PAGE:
This trick will keep your homemade or store bought pizza base as crispy as if you had a pizza oven, all without a pizza stone!Read More
Showing you how to save money by purchasing whole chickens and breaking them down at home.Read More
A Chicken or Beef Jus in 20 Minutes!Read More
handy hint for tenderising meats for stir frying.Read More
There's 2 types of chicken stocks... a white stock and a brown stock (or dark chicken stock). The white stock is done with raw chicken bones where the brown stock is done with roasted chicken bones (and often some of the veg too) in order to infuse a richer flavour and darker liquid.
White stocks are a crapload easier to make (simply throw everything in a pot a boil away) but often lack the rich colour so a little trick to saving time by not having to roast the bones etc for an hour is to simply throw in the onion skins into the stock. This will act as a natural colouring agent and will deliver a colour similar to the below stock.
Freeze down you chicken, beef or veal stocks (whether homemade or store bought) into ice cube containers. Once frozen, crack them into a ziplock bag and leave in the freezer for easy access to perfectly measured tablespoons every time! The other method is to half fill a ziplock bag and freeze. you can then snap off what you need.
You can throw them into such things as sauces , stir fries or pastas.
Here's a couple of Tips for getting the best out of your steak!
- Almost a Minute: 1cm thick steaks are thicker than a minute steak... we like to call them a 2 minute steak. Less likely to overcook you simply cook them on a super high heat for 1 minute each side then rest for 1-2 minutes... This will give you perfect medium rare...
- Salting Your Steaks: salt your steaks right before cooking and after patting dry. Leaving salt on for more than a couple ofminutes will draw out the moisture of the steak leaving moisture on the surface which will reduce the chances of a nice crust.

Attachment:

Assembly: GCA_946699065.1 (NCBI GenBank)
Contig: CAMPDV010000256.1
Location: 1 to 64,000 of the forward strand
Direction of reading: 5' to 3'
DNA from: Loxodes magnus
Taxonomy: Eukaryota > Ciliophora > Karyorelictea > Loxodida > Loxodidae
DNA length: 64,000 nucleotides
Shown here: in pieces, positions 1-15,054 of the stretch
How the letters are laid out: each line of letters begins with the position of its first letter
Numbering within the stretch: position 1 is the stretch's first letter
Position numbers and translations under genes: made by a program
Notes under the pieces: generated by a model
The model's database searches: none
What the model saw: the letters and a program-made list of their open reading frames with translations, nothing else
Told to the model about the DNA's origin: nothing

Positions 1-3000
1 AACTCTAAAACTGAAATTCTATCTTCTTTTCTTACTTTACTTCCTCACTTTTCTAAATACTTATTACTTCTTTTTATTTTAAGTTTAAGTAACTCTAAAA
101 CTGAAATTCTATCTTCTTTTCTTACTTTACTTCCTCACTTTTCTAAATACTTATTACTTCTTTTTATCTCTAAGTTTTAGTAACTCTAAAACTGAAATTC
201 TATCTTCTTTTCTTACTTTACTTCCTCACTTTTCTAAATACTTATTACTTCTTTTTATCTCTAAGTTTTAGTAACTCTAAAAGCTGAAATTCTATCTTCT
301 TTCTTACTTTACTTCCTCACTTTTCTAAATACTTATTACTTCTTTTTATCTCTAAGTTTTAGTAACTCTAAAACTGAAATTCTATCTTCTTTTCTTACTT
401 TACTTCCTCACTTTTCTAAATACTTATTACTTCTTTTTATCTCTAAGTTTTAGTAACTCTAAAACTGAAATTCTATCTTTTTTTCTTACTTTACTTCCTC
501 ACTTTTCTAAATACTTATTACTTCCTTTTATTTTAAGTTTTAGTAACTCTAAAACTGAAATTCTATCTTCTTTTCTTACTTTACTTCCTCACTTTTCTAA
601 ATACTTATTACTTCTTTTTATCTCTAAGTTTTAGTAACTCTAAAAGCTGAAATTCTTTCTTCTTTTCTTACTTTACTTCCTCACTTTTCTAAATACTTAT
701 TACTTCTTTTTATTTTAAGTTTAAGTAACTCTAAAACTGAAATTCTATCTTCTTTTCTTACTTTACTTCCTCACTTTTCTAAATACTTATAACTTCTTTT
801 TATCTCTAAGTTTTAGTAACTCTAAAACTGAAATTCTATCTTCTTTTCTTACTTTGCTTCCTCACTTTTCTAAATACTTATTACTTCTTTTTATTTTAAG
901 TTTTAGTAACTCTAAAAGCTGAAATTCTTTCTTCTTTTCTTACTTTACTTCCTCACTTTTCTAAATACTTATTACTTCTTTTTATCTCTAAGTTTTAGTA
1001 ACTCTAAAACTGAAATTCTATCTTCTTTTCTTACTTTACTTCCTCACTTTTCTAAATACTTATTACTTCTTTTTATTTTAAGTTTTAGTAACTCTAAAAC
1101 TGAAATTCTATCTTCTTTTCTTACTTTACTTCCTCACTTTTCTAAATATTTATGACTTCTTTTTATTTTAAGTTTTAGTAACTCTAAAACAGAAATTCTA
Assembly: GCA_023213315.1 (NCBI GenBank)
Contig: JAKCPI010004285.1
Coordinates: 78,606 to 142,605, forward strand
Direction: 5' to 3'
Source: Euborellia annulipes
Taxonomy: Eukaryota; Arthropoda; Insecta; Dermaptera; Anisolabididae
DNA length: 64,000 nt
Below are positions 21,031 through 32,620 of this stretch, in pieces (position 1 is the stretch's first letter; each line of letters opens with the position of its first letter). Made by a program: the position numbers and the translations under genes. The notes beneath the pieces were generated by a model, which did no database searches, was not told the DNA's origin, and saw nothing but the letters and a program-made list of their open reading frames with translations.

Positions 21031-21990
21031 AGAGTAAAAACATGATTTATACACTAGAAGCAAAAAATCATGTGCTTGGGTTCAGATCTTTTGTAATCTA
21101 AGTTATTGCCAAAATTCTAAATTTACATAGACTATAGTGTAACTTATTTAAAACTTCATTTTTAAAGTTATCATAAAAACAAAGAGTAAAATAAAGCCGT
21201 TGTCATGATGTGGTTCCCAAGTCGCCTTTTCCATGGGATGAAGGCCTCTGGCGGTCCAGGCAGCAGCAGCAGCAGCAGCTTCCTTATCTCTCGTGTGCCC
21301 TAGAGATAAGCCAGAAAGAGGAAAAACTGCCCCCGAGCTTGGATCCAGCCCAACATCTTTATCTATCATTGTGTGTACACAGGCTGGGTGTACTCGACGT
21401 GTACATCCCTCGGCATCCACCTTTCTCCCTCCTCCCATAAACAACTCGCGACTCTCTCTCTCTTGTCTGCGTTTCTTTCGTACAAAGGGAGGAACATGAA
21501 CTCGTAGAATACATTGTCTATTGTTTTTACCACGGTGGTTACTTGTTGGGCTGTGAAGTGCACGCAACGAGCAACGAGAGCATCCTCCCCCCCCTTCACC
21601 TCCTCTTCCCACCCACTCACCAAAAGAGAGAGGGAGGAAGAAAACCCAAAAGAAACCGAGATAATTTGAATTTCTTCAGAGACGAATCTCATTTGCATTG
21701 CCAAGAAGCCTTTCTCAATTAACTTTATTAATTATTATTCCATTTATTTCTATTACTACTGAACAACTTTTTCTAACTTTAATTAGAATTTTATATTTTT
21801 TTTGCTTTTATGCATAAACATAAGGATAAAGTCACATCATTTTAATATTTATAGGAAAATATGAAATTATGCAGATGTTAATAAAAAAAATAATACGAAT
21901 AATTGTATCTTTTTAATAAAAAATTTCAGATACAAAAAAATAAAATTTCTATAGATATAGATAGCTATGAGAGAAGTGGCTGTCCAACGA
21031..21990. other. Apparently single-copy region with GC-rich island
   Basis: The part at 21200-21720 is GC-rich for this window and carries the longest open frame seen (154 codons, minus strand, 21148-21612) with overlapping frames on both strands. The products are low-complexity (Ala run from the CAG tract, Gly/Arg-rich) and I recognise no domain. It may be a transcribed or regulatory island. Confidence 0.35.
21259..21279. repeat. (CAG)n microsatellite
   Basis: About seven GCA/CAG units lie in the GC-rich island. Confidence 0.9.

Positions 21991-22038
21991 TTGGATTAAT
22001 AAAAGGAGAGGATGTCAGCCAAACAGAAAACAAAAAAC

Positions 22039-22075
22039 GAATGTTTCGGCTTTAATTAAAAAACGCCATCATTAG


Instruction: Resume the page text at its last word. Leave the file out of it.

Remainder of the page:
- Add Pepper after Cooking: Pepper burns on high heat so best to add your pepper after cooking.
- Room Temperature: Ensure your steaks are at room temperature, this means bringing your steaks out of the fridge for at least 1 hour before cooking and up to 2 hours. Don't worry, there is no way you meat can go off in this time.
- Marinating: We suggest you only marinate you steaks before cooking "if" it is a budget steak. Otherwise, cook it with salt and either post marinade (recipes here) or add the flavour on the plate.
- Criss-Cross Marking: To get the checked chriss-cross marking on your steaks place the steak on an angle onto the grill. if doing a 1cm thick steak then cook for 30 seconds on the angle, turn flat 180 degrees and cook for another 30 seconds then flip the steak and repeat.
- Resting Your Meat: Make sure you rest you steaks for half the time you have cooked it for or at least 2 minutes if a thin steak. This will ensure the juices are retained in the meat and not on the plate. It will also deliver a more tender piece of meat.
- Post Marinating: check out some of our post marinating recipes.
Coating meats in mustard (Dijon Mustard works best) prior to cooking will impart an amazing depth of flavour.
As simple as painting mustard over every part of the meat and letting sit for 15-20 minutes prior to BBQing or roasting.. You can always add a few herbs into the mustard if you like.
In the above image i have used dijon mustard and rosemary and rubbed it all over some lamb loin chops.
Throwing greens such as kale onto the BBQ for a 20-30 seconds prior to steaming or sautéing will give them a wonderful depth of smoky flavour.Read More
To get perfectly crispy skin on chicken (the only reason to eat chicken) simply place oiled and salted pieces of chicken skin-side down into a cold pan then turn onto a medium to medium-high heat for around 10 minutes until golden brown and shatteringly crisp! Turn over the chicken pieces and cook for 3-5 minutes or until cooked through. Rest for 5 minutes before serving...
BBQ'ing your bacon will give it a little extra smoky flavour, really crisp up the fat (the only reason i eat bacon) and also keep the kitchen clean. win win!